My father was a good man, a quiet man. He would live to be 95.
On D-Day (June 6, 1944) he was on a troop ship halfway across the Atlantic. I was 3 days old when he left for New York to meet the ship.
He would miss the landings at Normandy but not the war in Europe. Surviving that war, he would come home, add another boy to the family and lose the only wife he ever had way too soon.
He never talked much about the war, his part in it. Of the few pictures of him in uniform, there is one I like. He’s standing somewhere in France, looking away from the camera, his carbine slung over one shoulder. Toward the end of his life he would say two sentences to me that seemed to sum everything up.
He was 92 years old when Hurricane Ike hit. Evacuating his nursing home, he came to stay with me for a time. Without electricity for five days we were reduced to taking cold showers.
On the third day, I apologized to my father for the cold showers. He looked at me, and his words still bring a chill when I recall them. “Son, I bathed out of a helmet going across France in the wintertime. I can do this.”
That was the Greatest Generation moving across France toward Berlin to end the war, to liberate much of a continent along with Dachau and Buchenwald and other concentration camps.
America is and always has been an imperfect nation. The almost genocide of Native Americans is a matter of recorded history. The equally horrific and egregious treatment of so many African Americans and other nationalities throughout our history is also a matter of record.
Yet one fact is inarguable and inescapable. If America and the Allies had lost World War II, and we came closer than many realize, this would be a world in darkness. The genocide that would have taken place would have been like nothing the world had ever seen.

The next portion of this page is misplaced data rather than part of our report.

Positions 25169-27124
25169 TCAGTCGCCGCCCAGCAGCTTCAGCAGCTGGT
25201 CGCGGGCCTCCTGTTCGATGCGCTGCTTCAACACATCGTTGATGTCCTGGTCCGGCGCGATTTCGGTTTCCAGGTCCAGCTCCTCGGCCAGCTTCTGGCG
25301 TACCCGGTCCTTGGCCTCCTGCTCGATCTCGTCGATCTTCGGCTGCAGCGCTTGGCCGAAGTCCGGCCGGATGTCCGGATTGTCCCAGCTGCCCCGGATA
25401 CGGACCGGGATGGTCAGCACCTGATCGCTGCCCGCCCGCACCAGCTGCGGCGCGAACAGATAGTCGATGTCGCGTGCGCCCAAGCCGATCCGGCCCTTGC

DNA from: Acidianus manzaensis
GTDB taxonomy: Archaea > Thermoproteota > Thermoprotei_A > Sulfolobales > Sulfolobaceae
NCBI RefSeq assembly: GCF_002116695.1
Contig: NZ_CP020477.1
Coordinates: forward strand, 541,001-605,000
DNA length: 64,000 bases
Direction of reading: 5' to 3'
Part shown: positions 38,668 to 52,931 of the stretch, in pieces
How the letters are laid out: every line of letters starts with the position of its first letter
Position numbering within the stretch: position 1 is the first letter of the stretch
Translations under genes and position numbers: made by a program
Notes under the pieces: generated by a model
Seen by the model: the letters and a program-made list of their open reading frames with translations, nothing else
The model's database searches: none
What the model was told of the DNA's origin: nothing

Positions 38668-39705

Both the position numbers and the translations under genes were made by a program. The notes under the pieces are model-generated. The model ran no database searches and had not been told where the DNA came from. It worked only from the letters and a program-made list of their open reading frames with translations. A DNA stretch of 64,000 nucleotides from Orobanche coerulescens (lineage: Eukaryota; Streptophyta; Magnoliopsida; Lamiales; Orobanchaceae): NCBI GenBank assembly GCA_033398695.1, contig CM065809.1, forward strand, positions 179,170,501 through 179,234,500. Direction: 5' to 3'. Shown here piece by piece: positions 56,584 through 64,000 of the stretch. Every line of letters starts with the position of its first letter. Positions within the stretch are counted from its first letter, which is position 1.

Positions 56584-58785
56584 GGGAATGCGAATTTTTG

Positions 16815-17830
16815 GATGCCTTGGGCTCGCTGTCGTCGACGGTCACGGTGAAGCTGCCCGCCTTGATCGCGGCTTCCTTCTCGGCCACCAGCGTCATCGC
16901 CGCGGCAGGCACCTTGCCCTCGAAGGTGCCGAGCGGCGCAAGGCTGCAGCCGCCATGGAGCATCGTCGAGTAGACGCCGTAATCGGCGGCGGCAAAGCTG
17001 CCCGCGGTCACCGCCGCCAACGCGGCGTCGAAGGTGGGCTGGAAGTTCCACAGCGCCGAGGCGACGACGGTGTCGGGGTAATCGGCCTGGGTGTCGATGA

I want to believe that Megan Rapinoe, the American soccer star who has knelt during the playing of our national anthem, and others who kneel or raise a fist at sporting events, don’t have the right to do what they do. They don’t understand what it took to bathe out of a helmet or wade ashore at Iwo Jima or other islands in the Pacific. Or fly bombers in Europe with the 8th Air Force in those first daylight raids when initial losses were so great.
But, of course, they do have the right. All those white crosses at national cemeteries not only in America but at battlefields and other places around the world give them that right.
What the kneelers and fist-raisers don’t seem to understand is that kind of social commentary at sporting events is probably not the best way to get their message across. They want their message heard and respected, yet their actions are disrespectful to the very symbol of freedom that gives them the right to protest. Their actions are polarizing. The American flag stands for many things, perhaps first and foremost are the sacrifices made by so many to enable it to still fly.
Who cannot be against social injustice and police brutality where they exist? Who doesn’t want a better world where all forms of prejudice and bigotry have been eliminated? We can all strive and pray for a day when we will have the answers.
My father taught his two sons that you judge someone by the content of their heart and not the color of their skin. It’s a simple answer, a simple solution. Perhaps it’s the only one.
Ken Bredehoeft is a retired school teacher who lives in Mont Belvieu.